Ralph's verse speaking is, as always, exceptional. You can easily follow the meaning of the text, and the verse is so beautiful when he speaks it, he really brings out the poetry in it to the full. The verse speaking across the whole of the cast is outstanding. A surpise for me was James Nesbitt. I have never seen him do Shakespeare before and he really was excellent - off the back of this, I would now love to see him as the lead in a Shakespeare play, either on stage, on film, or on the telly.

I loved some of the Directorial choices in this. The close-ups on people's faces at key points really worked. The use of handheld cameras in some scenes to convey the chaos of war, or crowds getting out of control, really worked. To set some scenes in a television studio to convey the power and influence of the media in today's political world really worked. To have Jon Snow in the film, on Newsnight, and narrating the changing political events, really worked. The war and combat scenes, both the epic grand scale war scenes, and the one-on-one combat scenes, really worked. Some of the violence of the war and the fight scenes were effectively and powerfully portrayed and captured. In fact, everything about this film really worked - I just loved it!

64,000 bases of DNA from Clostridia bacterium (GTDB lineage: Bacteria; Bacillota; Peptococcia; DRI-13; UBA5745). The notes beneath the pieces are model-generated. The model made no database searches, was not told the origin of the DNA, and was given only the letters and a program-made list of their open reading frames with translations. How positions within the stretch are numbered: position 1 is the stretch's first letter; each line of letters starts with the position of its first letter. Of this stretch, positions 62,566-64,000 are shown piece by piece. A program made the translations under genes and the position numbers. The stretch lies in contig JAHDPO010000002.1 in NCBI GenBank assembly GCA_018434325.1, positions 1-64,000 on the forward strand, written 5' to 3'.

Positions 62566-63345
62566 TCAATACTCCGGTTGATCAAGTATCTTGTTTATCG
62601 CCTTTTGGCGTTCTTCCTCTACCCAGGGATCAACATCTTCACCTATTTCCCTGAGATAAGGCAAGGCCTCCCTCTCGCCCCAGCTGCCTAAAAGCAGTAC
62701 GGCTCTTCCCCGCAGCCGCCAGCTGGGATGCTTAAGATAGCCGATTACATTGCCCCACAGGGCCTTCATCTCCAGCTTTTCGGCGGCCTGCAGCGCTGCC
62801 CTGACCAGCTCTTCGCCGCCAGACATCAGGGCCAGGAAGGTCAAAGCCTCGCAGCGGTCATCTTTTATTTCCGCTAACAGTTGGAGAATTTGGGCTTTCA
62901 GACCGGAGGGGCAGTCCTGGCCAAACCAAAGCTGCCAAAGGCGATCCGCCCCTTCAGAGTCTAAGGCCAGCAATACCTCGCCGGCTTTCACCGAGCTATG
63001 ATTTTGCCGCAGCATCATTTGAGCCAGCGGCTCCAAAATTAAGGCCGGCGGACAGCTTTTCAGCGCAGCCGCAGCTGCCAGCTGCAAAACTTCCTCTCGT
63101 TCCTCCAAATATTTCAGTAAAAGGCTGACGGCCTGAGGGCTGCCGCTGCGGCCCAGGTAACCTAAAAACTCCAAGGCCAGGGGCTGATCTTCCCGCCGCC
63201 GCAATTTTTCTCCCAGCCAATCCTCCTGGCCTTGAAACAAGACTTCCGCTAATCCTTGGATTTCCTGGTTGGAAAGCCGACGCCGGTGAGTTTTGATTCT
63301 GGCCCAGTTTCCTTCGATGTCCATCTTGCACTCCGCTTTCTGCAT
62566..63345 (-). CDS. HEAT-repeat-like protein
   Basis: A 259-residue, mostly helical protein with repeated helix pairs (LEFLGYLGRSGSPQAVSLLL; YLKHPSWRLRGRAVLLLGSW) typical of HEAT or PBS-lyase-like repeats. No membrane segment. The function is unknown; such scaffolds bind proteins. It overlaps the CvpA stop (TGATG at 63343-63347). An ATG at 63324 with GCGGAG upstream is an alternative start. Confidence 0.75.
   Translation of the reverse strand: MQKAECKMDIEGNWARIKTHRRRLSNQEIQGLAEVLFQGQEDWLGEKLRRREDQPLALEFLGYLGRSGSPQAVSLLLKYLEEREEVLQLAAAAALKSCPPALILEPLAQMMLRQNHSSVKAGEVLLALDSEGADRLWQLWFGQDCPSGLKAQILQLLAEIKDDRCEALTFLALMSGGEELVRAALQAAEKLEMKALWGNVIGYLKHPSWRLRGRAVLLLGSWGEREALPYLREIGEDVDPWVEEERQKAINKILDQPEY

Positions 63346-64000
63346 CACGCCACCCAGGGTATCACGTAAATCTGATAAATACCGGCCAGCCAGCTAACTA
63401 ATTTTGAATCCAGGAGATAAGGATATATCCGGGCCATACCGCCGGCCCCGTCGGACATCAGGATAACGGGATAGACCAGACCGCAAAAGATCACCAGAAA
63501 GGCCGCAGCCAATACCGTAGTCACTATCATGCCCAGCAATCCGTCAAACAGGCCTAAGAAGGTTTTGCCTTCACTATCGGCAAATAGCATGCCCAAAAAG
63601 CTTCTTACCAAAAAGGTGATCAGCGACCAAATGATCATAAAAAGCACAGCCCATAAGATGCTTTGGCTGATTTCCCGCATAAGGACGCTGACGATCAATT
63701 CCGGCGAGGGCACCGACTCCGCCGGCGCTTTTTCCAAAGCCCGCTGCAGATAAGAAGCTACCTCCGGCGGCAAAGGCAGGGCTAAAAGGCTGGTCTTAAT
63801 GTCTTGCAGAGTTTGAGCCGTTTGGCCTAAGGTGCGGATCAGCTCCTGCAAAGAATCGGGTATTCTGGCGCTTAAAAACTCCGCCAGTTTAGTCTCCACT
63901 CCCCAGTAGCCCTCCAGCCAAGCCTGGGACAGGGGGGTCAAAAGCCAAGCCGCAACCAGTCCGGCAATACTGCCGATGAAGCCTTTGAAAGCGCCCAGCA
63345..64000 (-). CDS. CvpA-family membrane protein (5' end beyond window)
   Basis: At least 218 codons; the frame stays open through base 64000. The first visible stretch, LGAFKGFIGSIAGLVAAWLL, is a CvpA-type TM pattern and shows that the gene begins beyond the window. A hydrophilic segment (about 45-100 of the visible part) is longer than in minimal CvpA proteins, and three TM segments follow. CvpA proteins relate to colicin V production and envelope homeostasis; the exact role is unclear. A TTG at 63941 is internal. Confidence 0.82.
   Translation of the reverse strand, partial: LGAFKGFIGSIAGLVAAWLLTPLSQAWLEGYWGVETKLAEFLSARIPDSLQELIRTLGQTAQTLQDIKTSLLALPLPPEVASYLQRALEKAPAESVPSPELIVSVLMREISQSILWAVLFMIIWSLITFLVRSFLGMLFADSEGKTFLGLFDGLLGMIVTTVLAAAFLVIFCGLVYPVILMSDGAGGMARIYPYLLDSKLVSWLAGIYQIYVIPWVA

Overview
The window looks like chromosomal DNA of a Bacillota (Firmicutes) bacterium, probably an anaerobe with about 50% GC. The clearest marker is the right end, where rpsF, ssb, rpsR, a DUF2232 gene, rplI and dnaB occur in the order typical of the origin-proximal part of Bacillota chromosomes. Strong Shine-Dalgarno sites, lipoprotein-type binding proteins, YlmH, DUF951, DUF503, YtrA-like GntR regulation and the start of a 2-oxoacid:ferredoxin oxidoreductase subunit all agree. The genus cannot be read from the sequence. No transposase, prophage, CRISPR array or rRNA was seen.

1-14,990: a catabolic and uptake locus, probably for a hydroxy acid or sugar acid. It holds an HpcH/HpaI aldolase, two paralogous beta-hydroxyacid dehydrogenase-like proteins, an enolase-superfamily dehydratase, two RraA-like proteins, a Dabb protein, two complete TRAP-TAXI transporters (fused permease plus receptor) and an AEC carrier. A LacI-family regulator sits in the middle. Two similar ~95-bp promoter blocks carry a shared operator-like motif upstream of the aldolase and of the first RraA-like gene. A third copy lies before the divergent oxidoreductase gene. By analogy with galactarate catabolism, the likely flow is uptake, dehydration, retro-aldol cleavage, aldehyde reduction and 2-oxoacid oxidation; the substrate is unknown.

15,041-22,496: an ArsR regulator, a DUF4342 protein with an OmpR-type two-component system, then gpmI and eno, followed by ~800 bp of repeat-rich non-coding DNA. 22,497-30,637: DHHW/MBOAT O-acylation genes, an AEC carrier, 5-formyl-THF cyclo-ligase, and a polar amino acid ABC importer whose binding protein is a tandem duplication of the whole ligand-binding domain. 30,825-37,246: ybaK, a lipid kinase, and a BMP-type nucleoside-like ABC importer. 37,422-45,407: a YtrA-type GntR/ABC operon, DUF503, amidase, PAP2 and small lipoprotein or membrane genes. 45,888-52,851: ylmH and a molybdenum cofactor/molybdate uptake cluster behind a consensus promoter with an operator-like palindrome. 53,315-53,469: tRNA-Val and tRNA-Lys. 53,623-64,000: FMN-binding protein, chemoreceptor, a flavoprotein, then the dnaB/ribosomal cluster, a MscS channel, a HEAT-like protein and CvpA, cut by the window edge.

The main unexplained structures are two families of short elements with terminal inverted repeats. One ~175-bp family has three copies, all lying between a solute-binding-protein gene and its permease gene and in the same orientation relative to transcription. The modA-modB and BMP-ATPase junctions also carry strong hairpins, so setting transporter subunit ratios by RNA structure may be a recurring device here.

For me, one of the key learning points, was how easy it can be to manipulate a mob. They may start off believing one thing, but all it takes is a few strategically and tactically placed phrases, and you can turn the mob and make them believe the complete opposite. And then when the mob have turned and are baying for blood, even the most respected and rational person cannot make them change their minds. That is how easy it is to turn the mob against someone, so that they go from being an admired and revered leader to a hated and detested dictator. Yes, Coriolanus is arrogant, but he by no means, and in no way whatsoever, deserves to be humiliated and banished in the way that happens in the play.

To summarise, I loved this, took it straight to my heart, and will be rushing to see it again when it gets its UK cinema release. Anyone with any sense will be doing the same as me! The planned UK cinema release date for Coriolanus is Friday 13 January 2012.